Vicky Parrott
28 April 2010

What is it?

This is the upgraded BMW 335i Convertible, which gets a heavily upgradeded engine and some mild cosmetic tweaks.

Given that BMW’s twin-turbocharged straight six petrol engine was arguably one of the best petrol motors in its class, it comes as a surprise to some that the German maker has given it an overhaul and removed one of the turbochargers.

But the result is improved economy with no loss in the potency of the previous unit. Our test car came fitted with the German maker’s seven-speed dual-clutch transmission, which allows the 302bhp 335i to achieve 205g/km and 32.1mpg whilst also managing 60mph in just 5.7sec.

What’s it like?

The good news is that the new engine doesn’t disappoint. The double-sided turbocharger endows the 3.0-litre unit with as much potency and flexibility as before. The slick transmission, the engine’s refinement and a comfortable cabin go a long way to making the 335i drop-top very liveable transport.

What is less succesful is the ride quality, which can crash uncomfortably and is restless at high speeds on a typical British b-road. The optional 18-inch alloys fitted to our test car didn’t help, so we’d suggest saving yourself £505 and sticking to the standard 17s.

The steering is also less than confidence-inspiring. Heavy and very artificial in feel, it never offers a sense of connection to the car and can feel inconsistent in response.

This isn’t to say that the 335i isn’t an entertaining-enough drive. Clearly the performance is ample and is accompanied by a rorty exhaust note that is especially pleasing with the clever folding metal roof tucked into the boot. Equally it has all the kerbside appeal that is essential to cars of this ilk.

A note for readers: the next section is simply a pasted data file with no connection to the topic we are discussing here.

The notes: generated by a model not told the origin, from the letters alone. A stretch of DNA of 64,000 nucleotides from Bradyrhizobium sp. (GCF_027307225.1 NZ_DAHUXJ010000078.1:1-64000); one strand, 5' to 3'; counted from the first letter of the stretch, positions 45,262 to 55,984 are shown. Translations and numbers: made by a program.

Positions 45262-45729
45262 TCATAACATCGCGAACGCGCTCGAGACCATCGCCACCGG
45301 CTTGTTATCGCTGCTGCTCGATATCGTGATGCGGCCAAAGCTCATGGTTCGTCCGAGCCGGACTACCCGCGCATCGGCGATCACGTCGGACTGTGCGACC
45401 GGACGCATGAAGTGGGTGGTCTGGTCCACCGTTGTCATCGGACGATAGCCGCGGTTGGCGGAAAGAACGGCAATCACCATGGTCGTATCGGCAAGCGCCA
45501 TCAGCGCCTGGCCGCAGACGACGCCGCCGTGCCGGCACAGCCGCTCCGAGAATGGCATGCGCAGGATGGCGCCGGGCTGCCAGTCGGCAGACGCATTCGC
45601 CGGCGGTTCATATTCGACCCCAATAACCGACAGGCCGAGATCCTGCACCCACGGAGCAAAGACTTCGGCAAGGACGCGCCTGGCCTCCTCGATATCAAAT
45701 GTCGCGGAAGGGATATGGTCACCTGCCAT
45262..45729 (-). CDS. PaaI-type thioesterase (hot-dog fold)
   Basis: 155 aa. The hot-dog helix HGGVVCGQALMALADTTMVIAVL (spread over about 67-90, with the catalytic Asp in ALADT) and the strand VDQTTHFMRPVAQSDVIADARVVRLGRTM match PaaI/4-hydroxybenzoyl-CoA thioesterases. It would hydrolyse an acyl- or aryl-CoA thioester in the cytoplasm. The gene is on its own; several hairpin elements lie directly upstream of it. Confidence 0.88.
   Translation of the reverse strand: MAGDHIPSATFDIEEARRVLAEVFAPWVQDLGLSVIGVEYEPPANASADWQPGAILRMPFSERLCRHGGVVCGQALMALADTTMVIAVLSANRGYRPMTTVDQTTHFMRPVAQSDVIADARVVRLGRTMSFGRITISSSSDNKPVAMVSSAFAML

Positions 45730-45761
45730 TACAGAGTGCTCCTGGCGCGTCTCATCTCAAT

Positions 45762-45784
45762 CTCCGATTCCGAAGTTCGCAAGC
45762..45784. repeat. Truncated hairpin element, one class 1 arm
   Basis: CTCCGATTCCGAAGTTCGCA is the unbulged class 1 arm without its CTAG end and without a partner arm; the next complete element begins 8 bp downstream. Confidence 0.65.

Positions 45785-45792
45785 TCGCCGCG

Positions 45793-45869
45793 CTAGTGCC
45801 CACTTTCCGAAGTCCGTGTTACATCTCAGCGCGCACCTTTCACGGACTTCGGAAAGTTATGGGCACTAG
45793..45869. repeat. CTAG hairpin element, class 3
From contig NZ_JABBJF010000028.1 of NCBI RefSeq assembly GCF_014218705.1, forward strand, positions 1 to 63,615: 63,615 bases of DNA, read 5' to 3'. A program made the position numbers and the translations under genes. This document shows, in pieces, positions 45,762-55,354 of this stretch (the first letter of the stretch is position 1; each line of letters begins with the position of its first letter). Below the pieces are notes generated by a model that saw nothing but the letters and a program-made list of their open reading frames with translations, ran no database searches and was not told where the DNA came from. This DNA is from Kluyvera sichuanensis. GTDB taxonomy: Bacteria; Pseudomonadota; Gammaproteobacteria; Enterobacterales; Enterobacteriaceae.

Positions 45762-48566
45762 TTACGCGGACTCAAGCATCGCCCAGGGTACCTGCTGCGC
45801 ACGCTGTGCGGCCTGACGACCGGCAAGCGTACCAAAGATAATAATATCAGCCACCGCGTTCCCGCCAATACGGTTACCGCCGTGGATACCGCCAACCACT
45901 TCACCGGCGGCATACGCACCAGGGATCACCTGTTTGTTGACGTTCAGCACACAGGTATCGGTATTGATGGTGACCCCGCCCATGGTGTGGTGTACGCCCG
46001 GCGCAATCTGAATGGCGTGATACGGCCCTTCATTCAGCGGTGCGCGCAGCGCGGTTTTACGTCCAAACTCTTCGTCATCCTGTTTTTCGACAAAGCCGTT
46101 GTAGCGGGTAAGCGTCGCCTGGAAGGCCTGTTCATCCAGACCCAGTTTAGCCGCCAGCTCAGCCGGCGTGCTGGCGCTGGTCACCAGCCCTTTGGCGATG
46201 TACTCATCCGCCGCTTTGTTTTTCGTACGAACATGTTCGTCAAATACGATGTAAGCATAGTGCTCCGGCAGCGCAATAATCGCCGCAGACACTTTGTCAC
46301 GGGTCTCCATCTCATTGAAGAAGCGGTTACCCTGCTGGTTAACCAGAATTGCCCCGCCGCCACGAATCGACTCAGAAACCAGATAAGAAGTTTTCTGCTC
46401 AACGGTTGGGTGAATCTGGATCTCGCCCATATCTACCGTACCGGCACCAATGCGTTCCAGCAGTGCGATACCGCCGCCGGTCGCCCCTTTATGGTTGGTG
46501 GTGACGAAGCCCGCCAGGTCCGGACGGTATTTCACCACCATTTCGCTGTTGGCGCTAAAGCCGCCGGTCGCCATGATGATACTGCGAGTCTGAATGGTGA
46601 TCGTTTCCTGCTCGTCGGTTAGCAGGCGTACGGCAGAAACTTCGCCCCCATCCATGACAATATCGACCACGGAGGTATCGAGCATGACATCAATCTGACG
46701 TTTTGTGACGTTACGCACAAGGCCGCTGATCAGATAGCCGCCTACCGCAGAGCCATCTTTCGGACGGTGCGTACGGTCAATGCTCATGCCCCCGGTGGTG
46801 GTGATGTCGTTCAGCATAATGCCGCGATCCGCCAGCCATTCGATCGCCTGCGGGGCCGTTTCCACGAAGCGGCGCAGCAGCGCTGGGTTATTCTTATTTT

Should I buy one?

The 335i Convertible is one of the most appealing cars in its class for many reasons, most of all its impressive combination of performance and economy as well as its style.

But even so, it’s fair to assume that if you are willing to pay over £40,000 to get the new 335i Cabriolet, rather than settling for one of its less potent siblings, handling matters. In this respect the 335i doesn’t quite live up to expectations. More pliant damping and involving steering would go a long way to making this an involving performance car as well as a fast cabriolet.

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Comments
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Re: BMW 335i DCT Convertible

4 years 12 weeks ago

Autocar wrote:

What is it?

This is the upgraded BMW 335i Convertible, which gets a heavily upgradeded engine and some mild cosmetic tweaks.